far away from roads and towns, there too I had listened to tales of blood and war. The venerable Archimandrite Michel Dozic had peopled those slopes again with yelling Moslems, the sweet air was rent once more with the rattle of musketry, and the peaceful courtyard, now grass-grown and neglected, he filled with headless corpses. A handful of Montenegrins are standing at the only entrance and, enticed by great cunning, a company of Turks are being admitted one by one. Once inside, the unhappy Turk finds not a few monks, but a score of Montenegrins, and instead of flinging open the gate, his head goes to swell the gory heap. The handjars are dripping blood, and the other Turks waiting at the gate scent treachery and rush back to the main body. Then Mehemet Ali places guns to bombard the sacred buildings, while in the church kneels the then Archimandrite Mitrofan, praying for succour ere it be too late. It is the present bishop who kneels there, and his prayer is answered by the tall, grave man, Michel Dozic, at whose table I was sitting. He, at the head of his battalion, relieved the monastery which he now governs as abbot. As at Ostrog, the Turks were caught, surrounded, and slaughtered in thousands by a numerically far inferior army of the most reckless fighters that the world has ever seen.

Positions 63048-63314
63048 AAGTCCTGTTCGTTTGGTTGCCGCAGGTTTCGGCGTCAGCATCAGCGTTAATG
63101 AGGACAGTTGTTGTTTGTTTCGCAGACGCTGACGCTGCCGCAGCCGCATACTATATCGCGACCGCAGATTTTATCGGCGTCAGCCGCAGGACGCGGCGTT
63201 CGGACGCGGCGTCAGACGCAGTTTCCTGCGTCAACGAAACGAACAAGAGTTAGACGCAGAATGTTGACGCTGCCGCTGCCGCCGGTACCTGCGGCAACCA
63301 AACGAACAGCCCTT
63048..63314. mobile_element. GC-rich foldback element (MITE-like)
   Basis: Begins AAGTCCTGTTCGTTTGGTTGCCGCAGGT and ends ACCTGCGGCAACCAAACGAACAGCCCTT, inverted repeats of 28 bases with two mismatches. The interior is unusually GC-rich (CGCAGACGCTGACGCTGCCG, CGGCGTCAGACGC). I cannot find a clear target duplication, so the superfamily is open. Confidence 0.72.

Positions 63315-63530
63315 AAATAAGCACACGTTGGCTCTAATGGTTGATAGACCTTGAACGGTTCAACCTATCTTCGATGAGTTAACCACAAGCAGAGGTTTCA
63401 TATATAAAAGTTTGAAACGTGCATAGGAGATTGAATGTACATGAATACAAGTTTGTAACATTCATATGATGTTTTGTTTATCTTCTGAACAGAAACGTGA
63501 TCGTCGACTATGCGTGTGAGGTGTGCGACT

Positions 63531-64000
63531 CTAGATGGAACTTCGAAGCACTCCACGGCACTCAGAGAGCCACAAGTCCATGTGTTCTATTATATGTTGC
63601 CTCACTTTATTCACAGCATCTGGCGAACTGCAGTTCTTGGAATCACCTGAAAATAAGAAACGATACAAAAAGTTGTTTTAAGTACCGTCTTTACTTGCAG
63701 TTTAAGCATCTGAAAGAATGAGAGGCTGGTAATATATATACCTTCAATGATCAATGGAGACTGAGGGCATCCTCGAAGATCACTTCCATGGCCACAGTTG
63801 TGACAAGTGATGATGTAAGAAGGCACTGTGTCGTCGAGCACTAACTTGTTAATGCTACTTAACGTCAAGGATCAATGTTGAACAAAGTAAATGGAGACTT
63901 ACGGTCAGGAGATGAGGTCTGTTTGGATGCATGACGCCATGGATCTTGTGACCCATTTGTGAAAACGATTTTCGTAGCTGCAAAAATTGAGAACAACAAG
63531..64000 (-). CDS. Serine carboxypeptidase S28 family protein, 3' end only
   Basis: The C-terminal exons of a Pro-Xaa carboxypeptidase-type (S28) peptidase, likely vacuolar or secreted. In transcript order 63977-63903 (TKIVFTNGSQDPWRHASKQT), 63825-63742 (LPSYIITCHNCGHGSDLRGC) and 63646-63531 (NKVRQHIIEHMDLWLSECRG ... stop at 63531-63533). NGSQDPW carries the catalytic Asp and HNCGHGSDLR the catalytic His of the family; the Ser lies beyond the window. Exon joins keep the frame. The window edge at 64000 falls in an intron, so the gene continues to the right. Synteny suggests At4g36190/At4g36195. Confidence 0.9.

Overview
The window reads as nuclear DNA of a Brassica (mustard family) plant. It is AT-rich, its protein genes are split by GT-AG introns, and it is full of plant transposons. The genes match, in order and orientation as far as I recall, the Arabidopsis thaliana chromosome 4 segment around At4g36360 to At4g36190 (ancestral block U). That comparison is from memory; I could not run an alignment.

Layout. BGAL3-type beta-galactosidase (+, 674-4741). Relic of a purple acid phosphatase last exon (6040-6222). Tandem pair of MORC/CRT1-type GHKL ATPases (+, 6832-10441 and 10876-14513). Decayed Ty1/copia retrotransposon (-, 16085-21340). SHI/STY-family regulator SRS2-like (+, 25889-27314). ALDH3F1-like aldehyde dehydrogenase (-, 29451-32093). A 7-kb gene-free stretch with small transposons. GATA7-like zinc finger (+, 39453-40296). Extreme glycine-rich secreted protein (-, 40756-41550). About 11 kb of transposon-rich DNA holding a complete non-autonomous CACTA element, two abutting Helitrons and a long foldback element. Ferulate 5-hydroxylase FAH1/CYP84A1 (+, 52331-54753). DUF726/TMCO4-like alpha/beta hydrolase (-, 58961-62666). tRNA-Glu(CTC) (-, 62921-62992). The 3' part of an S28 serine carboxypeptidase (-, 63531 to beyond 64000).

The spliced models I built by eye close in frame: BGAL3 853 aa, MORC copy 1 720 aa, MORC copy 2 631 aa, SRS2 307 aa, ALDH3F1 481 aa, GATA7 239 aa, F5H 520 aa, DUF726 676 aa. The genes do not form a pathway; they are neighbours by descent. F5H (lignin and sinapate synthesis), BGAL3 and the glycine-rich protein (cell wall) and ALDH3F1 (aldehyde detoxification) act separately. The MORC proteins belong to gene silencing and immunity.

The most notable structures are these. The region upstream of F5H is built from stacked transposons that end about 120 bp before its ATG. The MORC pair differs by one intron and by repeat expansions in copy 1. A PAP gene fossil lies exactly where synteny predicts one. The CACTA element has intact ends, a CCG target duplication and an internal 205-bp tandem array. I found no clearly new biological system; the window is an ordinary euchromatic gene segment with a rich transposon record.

And again here at Ostrog, the little Archimandrite, so oddly small for a Montenegrin, who in gorgeous cope has just received the bishop - was one of the little band whose heroic defence of the Upper Monastery is one of Montenegro's most glorious feats. The chanting in the church ceases, and I turn to see the venerable bishop leaving, followed by his train of priests. He sees me and beckons me to come to him. He inquires if everything is as I wish, for I am his guest.


"I am glad thou lovest Ostrog. Stay as long as thou wilt, for thou art very welcome."

Then he passes on, the little knot of peasants pushing forward to kiss his hand and the cross hanging on his breast.

"This afternoon I will come to thee," says Father Filip, pressing my hand. " I have much to talk to thee about."

I smile, for I know we shall speak of Russia's friendship, of the danger from Austria and the moral right that Montenegro holds to rule the Herzegovina.